One of the most damaging behaviours somebody can engage in that has an influence on the environment is littering. There is a proper place for every type of waste, and it is not the ground. This includes trash cans, recycling skips for paper and plastic, and even compost containers.
What impact does littering have on the environment then? Littering has many negative effects, and its effects go beyond only harming the environment.
Any object or material that is improperly disposed of whether it is organic waste or whatever is known as litter. Only when something is discarded does it become litter. Litter is more than simply ordinary trash; it also includes improperly disposed-of toxic waste, chemical runoff, and illegally abandoned items. Regardless of whether it was done purposefully or accidentally, littering can have serious negative effects on the ecosystem.
Beyond just being unattractive, litter poses several health and safety risks to people, animals, and the environment.
What are the Most Commonly-Littered Items?
Although there are many different types of litter, some things are left behind more frequently than others. According to a study, the following are the most commonly littered items:
- Cigarette butts
- Food wrappers
- Plastic bottles
- Disposable cups
- Grocery bags
- Beverage cans
- Tire and vehicle debris
Why Do People Litter?
Understanding the causes of trash is crucial for rubbish clearance and also preventing it from happening again. While unsecured things in the back of vehicles or trash cans account for 19.9% of litter on land, the great majority of litter is intentionally created. According to a study, vehicles and pedestrians are responsible for 76% of the litter on roads.
But why do individuals purposefully litter? Littering can be justified in four ways, each of which is relatively straightforward:
- Laziness or carelessness
- Lack of access to trash receptacles
- Lenient law enforcement
How Does Littering Affect the Environment?
Imagine your favourite location being overrun by trash. That must be a disgusting thought. The aesthetics of a place can be dramatically impacted by litter, which can travel considerable distances and wind up along beaches. Littering in public areas, on the streets, and in popular tourist destinations can drastically reduce these regions’ allure.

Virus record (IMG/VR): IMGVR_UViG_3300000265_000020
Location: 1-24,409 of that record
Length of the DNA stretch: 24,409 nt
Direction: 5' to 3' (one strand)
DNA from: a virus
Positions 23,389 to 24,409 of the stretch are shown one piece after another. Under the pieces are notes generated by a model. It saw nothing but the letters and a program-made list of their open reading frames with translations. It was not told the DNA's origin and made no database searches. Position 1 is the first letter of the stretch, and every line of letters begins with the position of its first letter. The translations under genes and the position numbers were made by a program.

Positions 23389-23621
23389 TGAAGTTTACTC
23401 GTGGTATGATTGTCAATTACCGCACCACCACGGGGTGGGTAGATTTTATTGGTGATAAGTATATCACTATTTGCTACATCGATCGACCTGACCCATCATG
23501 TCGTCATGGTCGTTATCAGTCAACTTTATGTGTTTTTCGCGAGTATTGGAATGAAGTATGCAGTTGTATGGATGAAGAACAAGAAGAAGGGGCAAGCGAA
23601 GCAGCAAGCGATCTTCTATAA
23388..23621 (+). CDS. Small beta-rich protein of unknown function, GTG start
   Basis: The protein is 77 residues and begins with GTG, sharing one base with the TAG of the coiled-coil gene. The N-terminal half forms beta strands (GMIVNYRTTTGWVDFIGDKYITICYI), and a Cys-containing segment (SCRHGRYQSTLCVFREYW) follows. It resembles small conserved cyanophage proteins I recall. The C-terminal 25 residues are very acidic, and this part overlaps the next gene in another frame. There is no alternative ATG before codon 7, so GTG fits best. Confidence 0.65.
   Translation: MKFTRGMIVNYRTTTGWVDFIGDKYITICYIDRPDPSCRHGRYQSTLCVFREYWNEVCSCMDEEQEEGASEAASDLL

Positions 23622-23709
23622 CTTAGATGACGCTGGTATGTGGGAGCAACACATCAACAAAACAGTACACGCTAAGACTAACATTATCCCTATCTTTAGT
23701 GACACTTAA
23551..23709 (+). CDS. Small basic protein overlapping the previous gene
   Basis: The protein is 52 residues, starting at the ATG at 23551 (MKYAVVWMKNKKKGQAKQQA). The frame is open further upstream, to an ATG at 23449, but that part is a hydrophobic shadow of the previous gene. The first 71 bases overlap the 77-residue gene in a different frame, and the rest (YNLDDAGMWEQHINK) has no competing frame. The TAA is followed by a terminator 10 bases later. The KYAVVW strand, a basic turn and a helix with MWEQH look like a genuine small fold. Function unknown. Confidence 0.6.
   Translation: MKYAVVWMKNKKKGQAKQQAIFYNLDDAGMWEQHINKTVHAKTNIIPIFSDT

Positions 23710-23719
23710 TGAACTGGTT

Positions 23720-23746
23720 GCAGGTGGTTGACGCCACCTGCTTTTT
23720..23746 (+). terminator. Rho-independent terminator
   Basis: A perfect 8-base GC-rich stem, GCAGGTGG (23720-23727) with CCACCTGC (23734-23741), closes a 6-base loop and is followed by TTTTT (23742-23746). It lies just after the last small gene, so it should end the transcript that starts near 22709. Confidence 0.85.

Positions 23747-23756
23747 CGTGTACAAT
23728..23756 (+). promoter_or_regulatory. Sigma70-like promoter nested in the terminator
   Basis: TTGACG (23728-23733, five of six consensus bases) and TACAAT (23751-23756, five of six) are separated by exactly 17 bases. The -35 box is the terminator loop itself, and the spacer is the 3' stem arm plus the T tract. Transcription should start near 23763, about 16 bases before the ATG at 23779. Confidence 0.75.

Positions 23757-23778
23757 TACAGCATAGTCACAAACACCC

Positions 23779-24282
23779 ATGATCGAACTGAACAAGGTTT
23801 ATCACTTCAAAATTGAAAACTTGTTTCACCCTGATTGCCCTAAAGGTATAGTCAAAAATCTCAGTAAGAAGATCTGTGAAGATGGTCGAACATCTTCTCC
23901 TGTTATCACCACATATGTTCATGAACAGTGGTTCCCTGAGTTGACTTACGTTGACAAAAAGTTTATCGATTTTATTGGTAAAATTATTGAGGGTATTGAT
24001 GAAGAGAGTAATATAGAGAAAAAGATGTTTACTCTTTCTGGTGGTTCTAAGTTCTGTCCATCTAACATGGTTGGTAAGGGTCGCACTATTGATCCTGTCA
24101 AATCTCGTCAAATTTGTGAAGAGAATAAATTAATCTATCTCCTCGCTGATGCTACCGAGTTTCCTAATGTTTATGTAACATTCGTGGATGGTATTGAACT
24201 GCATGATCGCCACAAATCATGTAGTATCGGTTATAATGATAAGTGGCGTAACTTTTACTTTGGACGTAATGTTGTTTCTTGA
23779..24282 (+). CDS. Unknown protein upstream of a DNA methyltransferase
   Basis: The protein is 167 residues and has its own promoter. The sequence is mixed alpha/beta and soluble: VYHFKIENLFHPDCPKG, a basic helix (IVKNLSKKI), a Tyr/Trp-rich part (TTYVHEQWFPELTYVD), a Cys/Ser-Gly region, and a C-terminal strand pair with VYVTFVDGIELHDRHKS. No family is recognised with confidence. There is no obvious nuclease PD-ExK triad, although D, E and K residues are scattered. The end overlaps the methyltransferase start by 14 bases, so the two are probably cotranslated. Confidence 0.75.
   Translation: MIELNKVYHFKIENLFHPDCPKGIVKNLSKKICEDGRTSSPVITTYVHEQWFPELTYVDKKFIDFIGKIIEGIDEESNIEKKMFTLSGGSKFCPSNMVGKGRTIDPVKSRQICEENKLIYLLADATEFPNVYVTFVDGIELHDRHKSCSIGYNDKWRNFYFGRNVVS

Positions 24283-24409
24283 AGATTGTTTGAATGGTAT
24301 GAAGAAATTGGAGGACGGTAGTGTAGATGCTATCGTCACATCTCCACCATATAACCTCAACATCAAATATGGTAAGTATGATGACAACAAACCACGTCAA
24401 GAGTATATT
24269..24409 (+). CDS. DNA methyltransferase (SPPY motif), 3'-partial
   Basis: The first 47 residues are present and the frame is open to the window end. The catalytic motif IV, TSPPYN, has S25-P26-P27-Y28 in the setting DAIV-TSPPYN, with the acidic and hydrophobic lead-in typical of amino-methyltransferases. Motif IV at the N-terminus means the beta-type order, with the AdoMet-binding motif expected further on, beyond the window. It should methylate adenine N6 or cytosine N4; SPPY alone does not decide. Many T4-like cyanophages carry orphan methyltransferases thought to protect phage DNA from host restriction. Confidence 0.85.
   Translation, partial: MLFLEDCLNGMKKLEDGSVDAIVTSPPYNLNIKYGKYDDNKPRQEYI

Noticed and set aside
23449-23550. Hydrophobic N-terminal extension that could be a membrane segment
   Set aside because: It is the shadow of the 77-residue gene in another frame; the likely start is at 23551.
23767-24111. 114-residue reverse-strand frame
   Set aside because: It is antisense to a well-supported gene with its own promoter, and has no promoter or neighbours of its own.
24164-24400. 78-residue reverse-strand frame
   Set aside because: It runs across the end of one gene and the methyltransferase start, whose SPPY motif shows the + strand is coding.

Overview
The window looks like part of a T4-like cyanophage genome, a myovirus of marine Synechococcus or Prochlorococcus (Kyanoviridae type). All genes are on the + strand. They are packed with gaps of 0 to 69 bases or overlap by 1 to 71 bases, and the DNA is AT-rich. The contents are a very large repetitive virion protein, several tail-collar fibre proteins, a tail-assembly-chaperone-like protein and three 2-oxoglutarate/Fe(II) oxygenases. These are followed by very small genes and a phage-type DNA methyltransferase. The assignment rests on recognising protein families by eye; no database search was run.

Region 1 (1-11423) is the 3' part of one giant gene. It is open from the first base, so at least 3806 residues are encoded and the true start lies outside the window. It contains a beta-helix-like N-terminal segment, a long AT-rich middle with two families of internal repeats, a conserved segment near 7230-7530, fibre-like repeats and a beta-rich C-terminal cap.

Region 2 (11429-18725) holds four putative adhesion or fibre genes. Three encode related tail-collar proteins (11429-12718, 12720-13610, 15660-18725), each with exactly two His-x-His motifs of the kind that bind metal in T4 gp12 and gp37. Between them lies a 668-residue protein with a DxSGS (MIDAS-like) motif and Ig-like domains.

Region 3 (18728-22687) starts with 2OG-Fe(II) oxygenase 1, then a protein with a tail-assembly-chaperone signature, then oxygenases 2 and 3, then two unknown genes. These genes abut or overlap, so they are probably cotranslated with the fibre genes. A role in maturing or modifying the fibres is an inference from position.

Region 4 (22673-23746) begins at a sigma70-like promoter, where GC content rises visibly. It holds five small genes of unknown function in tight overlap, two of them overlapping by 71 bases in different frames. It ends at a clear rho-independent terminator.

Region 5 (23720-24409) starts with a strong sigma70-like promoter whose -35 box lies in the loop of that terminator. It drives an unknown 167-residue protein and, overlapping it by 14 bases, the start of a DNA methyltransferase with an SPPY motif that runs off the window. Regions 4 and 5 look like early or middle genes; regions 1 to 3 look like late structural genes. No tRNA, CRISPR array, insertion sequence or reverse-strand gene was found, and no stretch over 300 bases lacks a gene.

Ingestion by Animals
Animals are at risk from the plastic litter because these species may confuse it for food. In addition, chemicals can stick to plastics, making them more toxic and dangerous when consumed by birds and marine life.
Due to the inability of plastic to be digested, their stomach capacity is thus decreased. Long-term, this would have an impact on how they ate, leading to eventual illness and death.
Animal habitats on land and in the ocean, such as coral reefs, can be harmed by litter. Underwater rubbish accumulation may change the structure of marine animals’ natural environment and their ability to live safely. Additionally, plastic trash may increase light and oxygen levels to levels that are hazardous and unsustainable for aquatic life.
Zoonoses are illnesses that animals spread. Litter has the potential to be a breeding ground for bacteria and pathogens. As a result, when rats and pests that are drawn to the trash in quest of food find their way into piles of litter, these animals may be carrying bacteria that can cause sickness and infect humans.
The quality of land, water, and air can all be significantly lowered by litter. They have the potential to enter waterways like rivers, lakes, and oceans and contaminate the water there. Pollution has a devastating impact on aquatic life and can cause fish kills and algae blooms. Water-borne illnesses brought on by litter can potentially harm humans and other animals and plants.
Sharp materials like metal scraps and broken glass can also harm marine wildlife, leading to infections and the amputation of bodily parts.
Litter Solutions and Prevention
So now that we are aware of the negative effects of trash, let’s talk about some viable remedies. Here are three strategies we can use right now to combat trash.
Attend organised cleanups as a proactive measure to reduce littering. Working to improve community cleanliness will not only help the environment to get better but also enhance community beauty.
Increase the Number of Public Disposal Bins
Lack of public trash cans or overflowing cans that are not frequently emptied is one of the reasons people litters. Communities can aid in preventing littering by increasing the number of garbage cans available and the regularity with which they are cleaned.
Impose Strict Laws and Regulations
Strong anti-litter legislation and regulations are a useful deterrent. When there are severe legal or financial repercussions, both people and businesses are more inclined to abide by litter regulations.